If you are a veteran who served in active duty for at least 24 consecutive months and were honorably discharged, you're eligible to enroll in health care from the U.S. Department of Veterans Affairs.
But as with any federal entity, keep in mind several guidelines.
AARP Veterans Health Benefits Navigator 2.0
Enrolling in a health care plan can be a grueling process, especially when it comes to finding the right information and knowing where to turn for assistance. This is particularly true when it comes to accessing veterans health benefits. Never assume your eligibility until you’ve made a full inquiry with the Department of Veterans Affairs (VA) or the Department of Defense (DoD).
This free online tool will help you:
- Learn more about health benefits provided through the VA and DoD.
- Understand how to apply and enroll in VA health care.
- Expand your health care options with Medicare and Medicaid.
- Identify how to get help from representatives who have experience and knowledge of the VA’s benefits process.
The latest edition of the Navigator has been updated with additional content to help access the following VA specialty care programs and services in the following areas:
- Women Veterans Health Care Program
- Specialty emotional and mental health services
- Specialty dental, oral, hearing and vision services
- Family Caregiver Assistance Program
"Getting in the door and into the system can be challenging,” says Kayla Williams of Reston, Virginia, a veteran of the Iraq War. “But once that's done, the system is so beneficial. It's comprehensive, integrated care. All of your providers can see all of your records."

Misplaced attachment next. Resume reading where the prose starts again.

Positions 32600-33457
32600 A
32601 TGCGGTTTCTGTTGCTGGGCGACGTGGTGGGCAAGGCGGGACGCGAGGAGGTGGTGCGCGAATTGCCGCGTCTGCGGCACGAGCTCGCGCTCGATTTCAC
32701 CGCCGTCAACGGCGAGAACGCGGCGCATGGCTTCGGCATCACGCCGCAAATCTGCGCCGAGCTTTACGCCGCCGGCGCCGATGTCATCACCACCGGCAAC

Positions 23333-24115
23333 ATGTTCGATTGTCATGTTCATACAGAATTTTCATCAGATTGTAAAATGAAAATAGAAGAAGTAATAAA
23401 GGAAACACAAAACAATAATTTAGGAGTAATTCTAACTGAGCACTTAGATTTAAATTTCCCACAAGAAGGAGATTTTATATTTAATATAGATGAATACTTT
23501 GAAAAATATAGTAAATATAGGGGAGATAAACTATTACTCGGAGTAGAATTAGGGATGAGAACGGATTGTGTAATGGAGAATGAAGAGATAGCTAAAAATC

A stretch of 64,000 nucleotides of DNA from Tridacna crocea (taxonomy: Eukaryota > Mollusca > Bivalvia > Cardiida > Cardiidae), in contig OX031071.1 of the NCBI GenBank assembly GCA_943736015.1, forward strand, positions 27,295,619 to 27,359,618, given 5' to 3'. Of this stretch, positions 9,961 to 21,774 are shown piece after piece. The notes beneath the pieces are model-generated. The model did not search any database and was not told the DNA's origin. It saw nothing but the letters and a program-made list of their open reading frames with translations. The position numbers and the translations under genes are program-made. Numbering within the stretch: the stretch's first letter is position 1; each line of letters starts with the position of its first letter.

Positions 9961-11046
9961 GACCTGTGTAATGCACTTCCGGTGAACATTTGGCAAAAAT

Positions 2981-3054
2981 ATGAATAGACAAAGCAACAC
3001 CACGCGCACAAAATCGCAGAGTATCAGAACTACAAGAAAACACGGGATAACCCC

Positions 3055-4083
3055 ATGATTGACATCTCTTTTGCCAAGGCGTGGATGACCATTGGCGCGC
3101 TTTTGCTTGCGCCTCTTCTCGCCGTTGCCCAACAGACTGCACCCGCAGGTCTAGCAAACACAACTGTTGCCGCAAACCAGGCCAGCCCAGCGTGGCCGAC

3 ways to apply
• Online. Veterans may fill out and submit their benefit application electronically through the Veterans Affairs (VA) website. After completing the application, a confirmation message will appear immediately on the veteran's screen. If recently discharged, the VA will gather the veteran's service information for him or her.
• In person. Veterans may go to their local VA health center to apply for medical services that include more than a dozen specialties.
• By mail. Veterans who choose to mail their VA Form 10-10EZ to the VA can download the form from the VA's website. The veteran or someone with the veteran's power of attorney must sign and date the form.
Regardless of how it's filed, the application includes information about the veteran's military service, demographics and, as applicable, financial status, Meagan Heup of the VA's New York Regional Office of Public Affairs says in email.
Once enrolled, a veteran doesn't need to reapply annually for benefits. Still, some veterans, perhaps with help from their caregivers, will need to update their financial information yearly.